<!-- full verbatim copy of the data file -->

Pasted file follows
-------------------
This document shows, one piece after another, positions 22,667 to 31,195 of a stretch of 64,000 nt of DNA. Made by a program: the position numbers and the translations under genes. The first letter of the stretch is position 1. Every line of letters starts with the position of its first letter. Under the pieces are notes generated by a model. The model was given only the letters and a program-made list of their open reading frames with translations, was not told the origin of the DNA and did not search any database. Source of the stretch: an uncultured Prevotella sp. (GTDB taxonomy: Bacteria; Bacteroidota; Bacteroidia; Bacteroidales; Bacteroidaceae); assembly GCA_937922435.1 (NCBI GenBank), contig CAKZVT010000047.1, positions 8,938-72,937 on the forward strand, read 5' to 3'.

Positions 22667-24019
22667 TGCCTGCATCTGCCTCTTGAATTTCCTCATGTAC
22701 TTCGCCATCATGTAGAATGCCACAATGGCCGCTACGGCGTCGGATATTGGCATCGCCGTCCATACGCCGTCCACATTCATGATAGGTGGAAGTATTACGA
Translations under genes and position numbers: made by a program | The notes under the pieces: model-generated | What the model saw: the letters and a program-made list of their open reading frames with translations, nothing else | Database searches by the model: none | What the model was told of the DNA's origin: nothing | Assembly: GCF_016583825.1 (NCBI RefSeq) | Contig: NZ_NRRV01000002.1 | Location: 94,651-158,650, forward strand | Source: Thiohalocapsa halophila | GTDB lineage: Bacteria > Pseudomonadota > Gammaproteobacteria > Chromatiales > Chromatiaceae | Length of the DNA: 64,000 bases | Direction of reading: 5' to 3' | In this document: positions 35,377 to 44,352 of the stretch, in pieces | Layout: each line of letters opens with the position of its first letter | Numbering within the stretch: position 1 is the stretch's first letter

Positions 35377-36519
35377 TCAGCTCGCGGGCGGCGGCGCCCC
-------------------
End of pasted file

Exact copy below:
This document shows, one piece after another, positions 22,667 to 31,195 of a stretch of 64,000 nt of DNA. Made by a program: the position numbers and the translations under genes. The first letter of the stretch is position 1. Every line of letters starts with the position of its first letter. Under the pieces are notes generated by a model. The model was given only the letters and a program-made list of their open reading frames with translations, was not told the origin of the DNA and did not search any database. Source of the stretch: an uncultured Prevotella sp. (GTDB taxonomy: Bacteria; Bacteroidota; Bacteroidia; Bacteroidales; Bacteroidaceae); assembly GCA_937922435.1 (NCBI GenBank), contig CAKZVT010000047.1, positions 8,938-72,937 on the forward strand, read 5' to 3'.

Positions 22667-24019
22667 TGCCTGCATCTGCCTCTTGAATTTCCTCATGTAC
22701 TTCGCCATCATGTAGAATGCCACAATGGCCGCTACGGCGTCGGATATTGGCATCGCCGTCCATACGCCGTCCACATTCATGATAGGTGGAAGTATTACGA
Translations under genes and position numbers: made by a program | The notes under the pieces: model-generated | What the model saw: the letters and a program-made list of their open reading frames with translations, nothing else | Database searches by the model: none | What the model was told of the DNA's origin: nothing | Assembly: GCF_016583825.1 (NCBI RefSeq) | Contig: NZ_NRRV01000002.1 | Location: 94,651-158,650, forward strand | Source: Thiohalocapsa halophila | GTDB lineage: Bacteria > Pseudomonadota > Gammaproteobacteria > Chromatiales > Chromatiaceae | Length of the DNA: 64,000 bases | Direction of reading: 5' to 3' | In this document: positions 35,377 to 44,352 of the stretch, in pieces | Layout: each line of letters opens with the position of its first letter | Numbering within the stretch: position 1 is the stretch's first letter

Positions 35377-36519
35377 TCAGCTCGCGGGCGGCGGCGCCCC